Thirty defendants have been charged, a charge that alleges defendants coordinated with others to commit an offense, including 16 Oath Keepers who were charged together in a single conspiracy case and 15 members or affiliates of the Proud Boys, who were charged in four separate conspiracy cases.
About 440 defendants were charged with entering or remaining in a building or restricted land. More than 40 have been charged with entering the Capitol with a dangerous or deadly weapon, while around 25 have been charged with theft of government property, the Justice Department said.
More than 30 defendants have been charged with destruction of government property, and during proceedings forof these defendants, the government said their crimes amounted to “terrorism” – an allegation that is not in itself a charge but which could influence prison terms if convicted.
Dozens of defendants served in the army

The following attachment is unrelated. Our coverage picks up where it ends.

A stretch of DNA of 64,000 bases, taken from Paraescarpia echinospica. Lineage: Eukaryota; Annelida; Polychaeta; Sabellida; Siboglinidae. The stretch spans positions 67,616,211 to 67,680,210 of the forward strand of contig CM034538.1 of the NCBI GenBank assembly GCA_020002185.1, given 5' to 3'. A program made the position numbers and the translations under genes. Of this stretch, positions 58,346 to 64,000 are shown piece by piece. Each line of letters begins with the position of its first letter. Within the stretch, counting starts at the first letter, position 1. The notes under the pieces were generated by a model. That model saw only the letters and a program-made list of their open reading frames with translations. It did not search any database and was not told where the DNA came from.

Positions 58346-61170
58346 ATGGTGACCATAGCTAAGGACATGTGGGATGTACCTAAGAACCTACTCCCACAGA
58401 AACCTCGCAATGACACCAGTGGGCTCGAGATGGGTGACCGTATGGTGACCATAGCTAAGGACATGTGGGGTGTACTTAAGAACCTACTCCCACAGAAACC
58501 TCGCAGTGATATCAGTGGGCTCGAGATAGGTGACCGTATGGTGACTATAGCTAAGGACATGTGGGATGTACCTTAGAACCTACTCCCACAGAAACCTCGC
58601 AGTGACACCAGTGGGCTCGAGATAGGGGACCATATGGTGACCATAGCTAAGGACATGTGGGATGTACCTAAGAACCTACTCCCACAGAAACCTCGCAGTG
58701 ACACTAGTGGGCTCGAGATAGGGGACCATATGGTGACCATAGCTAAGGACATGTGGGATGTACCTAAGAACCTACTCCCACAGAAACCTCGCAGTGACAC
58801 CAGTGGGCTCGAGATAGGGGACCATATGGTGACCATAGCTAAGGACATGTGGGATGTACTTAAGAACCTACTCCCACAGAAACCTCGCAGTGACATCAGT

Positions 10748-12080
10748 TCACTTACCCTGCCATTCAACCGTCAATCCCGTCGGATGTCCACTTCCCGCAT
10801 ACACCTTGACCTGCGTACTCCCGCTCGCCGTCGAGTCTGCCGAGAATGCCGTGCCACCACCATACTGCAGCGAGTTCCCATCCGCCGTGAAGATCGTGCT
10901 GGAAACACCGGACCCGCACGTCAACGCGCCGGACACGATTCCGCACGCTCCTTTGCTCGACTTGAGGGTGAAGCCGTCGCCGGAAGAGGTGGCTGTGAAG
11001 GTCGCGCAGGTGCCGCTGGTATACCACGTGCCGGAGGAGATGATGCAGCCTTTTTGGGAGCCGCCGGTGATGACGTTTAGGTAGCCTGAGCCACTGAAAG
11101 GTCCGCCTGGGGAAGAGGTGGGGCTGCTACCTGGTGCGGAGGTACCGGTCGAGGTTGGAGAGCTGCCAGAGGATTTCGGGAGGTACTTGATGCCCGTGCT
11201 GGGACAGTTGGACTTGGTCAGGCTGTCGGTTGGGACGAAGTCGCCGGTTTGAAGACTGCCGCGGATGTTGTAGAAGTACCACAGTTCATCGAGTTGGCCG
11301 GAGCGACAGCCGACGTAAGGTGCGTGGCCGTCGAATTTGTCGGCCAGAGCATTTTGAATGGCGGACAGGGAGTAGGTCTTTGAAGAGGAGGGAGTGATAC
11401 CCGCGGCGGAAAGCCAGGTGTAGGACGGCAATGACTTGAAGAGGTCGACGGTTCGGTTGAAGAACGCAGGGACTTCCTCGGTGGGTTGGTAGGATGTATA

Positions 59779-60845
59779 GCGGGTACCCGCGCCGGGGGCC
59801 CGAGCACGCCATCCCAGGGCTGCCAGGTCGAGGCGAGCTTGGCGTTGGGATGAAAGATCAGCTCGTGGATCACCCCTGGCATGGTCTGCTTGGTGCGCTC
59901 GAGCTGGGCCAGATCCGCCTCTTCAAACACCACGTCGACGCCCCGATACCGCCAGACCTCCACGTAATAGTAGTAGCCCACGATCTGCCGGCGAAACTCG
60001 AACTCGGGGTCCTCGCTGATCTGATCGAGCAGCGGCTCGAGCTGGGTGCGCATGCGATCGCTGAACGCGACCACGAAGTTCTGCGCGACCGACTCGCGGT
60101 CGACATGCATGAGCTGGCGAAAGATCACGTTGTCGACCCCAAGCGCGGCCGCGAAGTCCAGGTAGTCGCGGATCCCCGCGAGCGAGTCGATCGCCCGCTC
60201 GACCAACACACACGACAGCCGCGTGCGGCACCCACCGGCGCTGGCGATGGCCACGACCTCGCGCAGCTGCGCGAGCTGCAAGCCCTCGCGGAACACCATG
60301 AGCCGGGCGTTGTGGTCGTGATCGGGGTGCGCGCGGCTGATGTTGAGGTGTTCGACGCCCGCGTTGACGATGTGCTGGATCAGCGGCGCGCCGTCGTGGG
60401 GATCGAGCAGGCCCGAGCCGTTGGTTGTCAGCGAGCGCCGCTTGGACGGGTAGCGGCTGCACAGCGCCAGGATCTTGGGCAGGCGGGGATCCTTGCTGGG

At least 50 of those arrested are current or former military personnel. From these,is an active duty member, four are currently part-time troops in the Army Reserve or National Guard, and 45 have previously served in the military, according to attorneys’ statements, military service records and court documents obtained by CBS News.
At least 22 served in the US Marines, 18 served in the Army, two in the Navy, and two in the Air Force. One of the defendants, Jeffrey McKellop, was a communications sergeant with the Army Special Forces, a group known as the Green Berets.
The Army Reserve shared the following statement with CBS News: “The US Army Reserve takes seriously all allegations of involvement of Army soldiers or civilians in extremist groups and will address this matter accordingly. army regulations and the Uniform Code of Military Justice to ensure due process. Extremist ideologies and activities directly oppose our values and beliefs and those who subscribe to extremism have no place in our ranks. “